(Track photos of the car courtesy of JRP Photos) Testing a two-ton RWD car on a racetrack on a cold morning in late January sounds like the dumbest idea in the world. Tires won’t be up to temperature. The track will be colder than a well-digger’s chicken and slicker than a mob lawyer. But out of all the things I love when it comes to automobiles, driving, and in particular racing, is the top, period. So I was not about to let the likes of temperatures in the thirties and a threat of rain or snow keep me away when the NCM Motorsports Complex’s Michelin Winter Track X day came around this last weekend.
The National Corvette Museum Motorsports Park track is a peach. You may remember from the coverage we did for the opening last summer that the course is a fast one…fast enough, in fact, that a few laps riding along in a C7 Stingray were enough to necessitate a trip to the chiropractor to re-align my freakin’ neck from the G-forces. That was on the orange section of track. For the Track X, we would be using the west course (red) which is two miles long and has 13 turns. Even with the autocross gates and extra chicanes set up around the course, it was still going to be plenty fast. I missed the first Track X earlier this month, which had unseasonably warm weather, and I’ve been wanting a crack at driving on the NCM track in anger since the Corvette opening. I was not going to be denied, I didn’t care if a damn blizzard suddenly formed. (Hmm…Snow-X. That could be awesome…)
Saturday morning, the temperature was just about freezing when I walked out before sunrise and started the 300C. I had performed all of the track prep the night before: I ditched the center caps of the wheels, emptied all of the crap out of the trunk, got all of the loose items out of the interior and had set the tire pressures to an even 32psi, hoping that they would gain a couple of psi once they warmed up. That morning, I made sure the helmet was in the car and made the drive to the track. Walking around the track, there were signs of impending doom: there were plenty of skid marks that lead off into the grass, or worse, the Armco barriers. One particularly dark set of marks pointed to the first Track X, where a Corvette smashed into a tire barrier. On one section, a downhill right into an uphill left, there was ice and moisture on the track.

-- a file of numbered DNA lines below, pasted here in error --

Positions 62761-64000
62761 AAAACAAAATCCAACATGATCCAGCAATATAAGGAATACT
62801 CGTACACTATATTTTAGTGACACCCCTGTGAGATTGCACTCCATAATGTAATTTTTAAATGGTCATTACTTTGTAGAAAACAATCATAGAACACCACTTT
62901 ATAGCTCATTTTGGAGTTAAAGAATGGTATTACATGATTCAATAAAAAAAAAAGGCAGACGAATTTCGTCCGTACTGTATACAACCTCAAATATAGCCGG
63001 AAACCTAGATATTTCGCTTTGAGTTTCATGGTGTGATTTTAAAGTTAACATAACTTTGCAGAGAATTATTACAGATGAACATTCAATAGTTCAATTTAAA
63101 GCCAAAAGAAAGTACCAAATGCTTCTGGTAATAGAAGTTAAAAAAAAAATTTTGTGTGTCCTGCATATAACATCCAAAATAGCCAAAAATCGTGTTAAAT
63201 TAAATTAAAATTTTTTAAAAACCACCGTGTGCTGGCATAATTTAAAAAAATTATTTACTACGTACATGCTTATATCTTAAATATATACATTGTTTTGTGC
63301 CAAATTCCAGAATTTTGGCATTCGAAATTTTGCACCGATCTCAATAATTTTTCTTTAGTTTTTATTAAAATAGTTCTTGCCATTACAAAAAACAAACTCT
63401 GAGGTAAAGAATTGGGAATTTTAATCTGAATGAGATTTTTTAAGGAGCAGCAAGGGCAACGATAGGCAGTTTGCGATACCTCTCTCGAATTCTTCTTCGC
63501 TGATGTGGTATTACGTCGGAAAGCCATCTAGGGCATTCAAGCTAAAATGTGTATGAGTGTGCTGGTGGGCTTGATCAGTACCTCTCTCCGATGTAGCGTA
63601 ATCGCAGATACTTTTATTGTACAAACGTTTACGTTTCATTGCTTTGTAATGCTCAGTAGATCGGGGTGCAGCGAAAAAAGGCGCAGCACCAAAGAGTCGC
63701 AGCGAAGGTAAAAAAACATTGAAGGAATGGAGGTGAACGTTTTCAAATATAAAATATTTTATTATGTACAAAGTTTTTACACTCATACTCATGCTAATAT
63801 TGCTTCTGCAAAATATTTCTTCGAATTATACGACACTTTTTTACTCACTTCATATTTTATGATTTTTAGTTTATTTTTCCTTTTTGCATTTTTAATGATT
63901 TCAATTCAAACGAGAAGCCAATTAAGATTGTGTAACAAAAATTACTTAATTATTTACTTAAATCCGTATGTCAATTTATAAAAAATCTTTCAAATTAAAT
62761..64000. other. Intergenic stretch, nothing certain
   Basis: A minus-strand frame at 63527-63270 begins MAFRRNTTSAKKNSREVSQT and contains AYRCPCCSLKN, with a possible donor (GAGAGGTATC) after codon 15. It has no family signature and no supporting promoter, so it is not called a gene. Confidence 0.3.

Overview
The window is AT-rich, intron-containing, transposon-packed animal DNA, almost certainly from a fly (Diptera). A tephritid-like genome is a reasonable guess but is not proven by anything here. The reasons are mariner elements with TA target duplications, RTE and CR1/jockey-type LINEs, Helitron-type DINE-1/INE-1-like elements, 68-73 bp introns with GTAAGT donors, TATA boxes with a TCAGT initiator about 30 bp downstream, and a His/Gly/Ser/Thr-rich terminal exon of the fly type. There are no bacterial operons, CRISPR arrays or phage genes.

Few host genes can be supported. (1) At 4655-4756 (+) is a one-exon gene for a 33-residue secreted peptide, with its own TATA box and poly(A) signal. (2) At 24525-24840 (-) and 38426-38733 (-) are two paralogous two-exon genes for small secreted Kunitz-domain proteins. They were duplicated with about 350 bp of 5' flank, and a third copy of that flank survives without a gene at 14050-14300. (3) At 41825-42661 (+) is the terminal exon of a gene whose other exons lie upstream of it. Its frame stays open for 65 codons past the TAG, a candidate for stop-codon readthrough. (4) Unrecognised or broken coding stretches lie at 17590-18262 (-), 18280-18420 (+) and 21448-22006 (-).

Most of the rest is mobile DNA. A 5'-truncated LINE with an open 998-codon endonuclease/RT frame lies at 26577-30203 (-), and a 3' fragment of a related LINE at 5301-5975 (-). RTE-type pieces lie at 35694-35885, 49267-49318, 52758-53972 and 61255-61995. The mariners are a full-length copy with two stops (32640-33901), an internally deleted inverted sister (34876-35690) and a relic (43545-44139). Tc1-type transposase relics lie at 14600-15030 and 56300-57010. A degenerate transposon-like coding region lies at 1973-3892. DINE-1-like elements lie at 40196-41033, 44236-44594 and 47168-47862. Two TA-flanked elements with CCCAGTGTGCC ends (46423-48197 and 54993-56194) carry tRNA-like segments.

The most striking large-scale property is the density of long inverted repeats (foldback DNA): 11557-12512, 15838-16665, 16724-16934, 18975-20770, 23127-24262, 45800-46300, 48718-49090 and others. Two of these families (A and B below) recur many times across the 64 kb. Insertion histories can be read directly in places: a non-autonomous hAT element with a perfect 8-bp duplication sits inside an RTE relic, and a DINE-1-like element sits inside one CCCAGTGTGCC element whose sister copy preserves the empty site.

So, how did the Chrysler do? Better than expected. With a curb weight just under 4,100 lbs, hauling the gold brick around was going to be like watching Fantasia: a hippo was going to be dancing to a wonderful soundtrack. Since I really haven’t driven the 300C in any kind of aggressive manner that involved cornering, I used my first couple of laps to get comfortable with the car and it’s dynamics, and by the third consecutive lap it was obvious that the brakes were going to be an issue. There was fade, there was shake when they got hotter, and there wasn’t enough confidence to push the car 100%. I parked for a half-hour to let them cool, then went for two very hot laps. The 300C is set up for mild understeer, and until we get our hands on a tuner that can absolutely shut off the stability control and traction control fully, that’s all we get. The couple of times the car did try to rotate, it was very progressive and controlled, right up until the electronic nannies stepped in and put an end to the fun. There’s body roll, but unless you have driven Ferraris all of your career, it’s not bad, certainly not as bad as you would think. The steering is kind of numb but it’s useable and the automatic’s AutoStick mode is actually useful in locking out gears (most of my runs only used first through third). The Magnaflow system we put on last summer makes the right kinds of noise in the upper RPMs, with people coming up after my second run (where I left the line with tires blazing) wanting to know what mods the car had. By the end of the day I was comfortable enough that I was throwing the 300C into turns, getting just sideways enough that stability control wasn’t stepping in and coming out strong.
If you’ve never road coursed a car, do it! Drag racing is fun and all, and auto crossing, while fun in it’s own right, limits your speed. With barriers and all in place I know I was well over 80mph and on one lap, well over 100 mph on the straights, even with the marked gates. I expect to be a regular at these events, since the cost is pretty minimal and the controls are limited to safety rules and proper preparation.
Now, I know the video sucks. NCM Motorsports Park doesn’t allow passenger ride-alongs, so I was down to using my iPhone. You can’t see out of the window and all you do get to see is what I do behind the wheel. I fought with what I have for the entire day, and this is the best clip. I’m already shopping for GoPros, so give me a little leeway and just enjoy the ride this time.